See: Balau and Google newlib+qemu. A newlib port is hosted at Github and seems to the same as the Balau blog.

Typically a non-Linux gcc is called arm-none-eabi-gcc. The prefix arm-none-eabi- is recognized by some configure scripts.

  • 2
    if you want to make system calls it matters, for bare metal work that doesnt require system calls you can for the most part use arm-linux-gnueabi or arm-none-eabi flavors of toolchain.
    – old_timer
    Commented Apr 23, 2013 at 14:35
  • 1
    github.com/dwelch67/yagbat has a qemu directory, I am working on a separate qemu bare metal example repo, but dont have anything to publish yet.
    – old_timer
    Commented Apr 23, 2013 at 14:36
  • @dwelch Right, you can compiler with -nostdlib too, but then you have to code your own library and the libgcc stuff. For example, when you divide by zero, the Linux version of libgcc does something different than newlib (which resets, I think). I think this poster is better off with a newlib gcc, but you are correct you could use the arm-linux-gnueabi-gcc compiler if you are careful. This route is likely to get a lot of random linker/loader errors which are often not easy to figure out. Commented Apr 23, 2013 at 14:57
  • The key to your answer is "portability layer for qemu" that is a big deal. Any old arm-none-eabi will not work if you make system calls. But if you dont make system calls then any arm-linux-gnueabi or arm-none-eabi will work as a compiler, and to reinforce that you use -nostdlib, etc...if you can build your own or find a newlib for the platform then definitely go with arm-none-eabi.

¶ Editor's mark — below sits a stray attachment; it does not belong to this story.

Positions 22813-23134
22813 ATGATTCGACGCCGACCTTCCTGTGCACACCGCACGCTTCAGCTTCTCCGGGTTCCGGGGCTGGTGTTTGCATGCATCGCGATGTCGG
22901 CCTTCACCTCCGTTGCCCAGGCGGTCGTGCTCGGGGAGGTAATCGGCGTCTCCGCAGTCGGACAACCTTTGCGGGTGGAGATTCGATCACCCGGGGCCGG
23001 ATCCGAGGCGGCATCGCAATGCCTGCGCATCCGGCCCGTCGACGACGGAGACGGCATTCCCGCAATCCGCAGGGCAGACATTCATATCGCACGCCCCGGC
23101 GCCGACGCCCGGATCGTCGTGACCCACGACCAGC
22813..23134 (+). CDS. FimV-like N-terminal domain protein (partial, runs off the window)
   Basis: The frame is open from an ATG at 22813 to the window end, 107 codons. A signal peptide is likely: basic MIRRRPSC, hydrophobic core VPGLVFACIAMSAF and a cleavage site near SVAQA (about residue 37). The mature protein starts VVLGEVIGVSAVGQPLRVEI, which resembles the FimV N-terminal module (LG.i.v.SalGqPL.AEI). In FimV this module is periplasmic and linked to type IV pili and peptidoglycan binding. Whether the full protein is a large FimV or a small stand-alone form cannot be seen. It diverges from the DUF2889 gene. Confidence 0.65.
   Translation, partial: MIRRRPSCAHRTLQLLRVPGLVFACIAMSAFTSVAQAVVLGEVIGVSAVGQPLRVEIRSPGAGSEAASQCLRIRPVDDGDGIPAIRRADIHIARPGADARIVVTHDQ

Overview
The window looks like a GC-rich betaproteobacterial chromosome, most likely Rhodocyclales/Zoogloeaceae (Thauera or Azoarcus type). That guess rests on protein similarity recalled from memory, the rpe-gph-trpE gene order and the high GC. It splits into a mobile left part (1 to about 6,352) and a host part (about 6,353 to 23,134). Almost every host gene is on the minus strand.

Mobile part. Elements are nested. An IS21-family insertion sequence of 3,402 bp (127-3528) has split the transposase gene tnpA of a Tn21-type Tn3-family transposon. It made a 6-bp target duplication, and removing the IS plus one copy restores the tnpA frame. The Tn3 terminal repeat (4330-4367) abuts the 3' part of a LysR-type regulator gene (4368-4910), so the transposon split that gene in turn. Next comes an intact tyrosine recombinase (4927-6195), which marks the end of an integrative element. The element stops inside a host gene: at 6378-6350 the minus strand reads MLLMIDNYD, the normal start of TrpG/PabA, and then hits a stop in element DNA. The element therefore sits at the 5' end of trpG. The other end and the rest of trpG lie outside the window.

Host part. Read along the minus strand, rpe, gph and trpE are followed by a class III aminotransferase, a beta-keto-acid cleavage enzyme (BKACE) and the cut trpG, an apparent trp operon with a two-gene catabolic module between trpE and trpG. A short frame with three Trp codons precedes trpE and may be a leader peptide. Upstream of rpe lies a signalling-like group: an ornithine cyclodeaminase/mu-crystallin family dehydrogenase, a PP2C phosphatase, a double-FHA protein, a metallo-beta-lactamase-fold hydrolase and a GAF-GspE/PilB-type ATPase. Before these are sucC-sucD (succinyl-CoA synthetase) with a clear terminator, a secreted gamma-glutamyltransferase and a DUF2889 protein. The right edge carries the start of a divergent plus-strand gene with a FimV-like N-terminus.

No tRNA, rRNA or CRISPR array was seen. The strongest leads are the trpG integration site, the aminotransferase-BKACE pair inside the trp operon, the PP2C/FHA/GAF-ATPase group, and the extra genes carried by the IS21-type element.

– old_timer
    Commented Apr 23, 2013 at 16:59

A variant, which worked for me, was to pass the loader library directly and to specify the required library paths using the loader parameter --library-path. For example:

$ TOOLCHAIN_ROOT=/usr/local/gcc-linaro-arm-linux-gnueabihf-4.7-2013.03-20130313_linux/arm-linux-gnueabihf
$ qemu-arm $TOOLCHAIN_ROOT/libc/lib/ld-linux-armhf.so.3 --library-path $TOOLCHAIN_ROOT/libc/lib/arm-linux-gnueabihf:/$TOOLCHAIN_ROOT/lib ./my_executable

Or equivalently export LD_LIBRARY_PATH instead of using --library-path.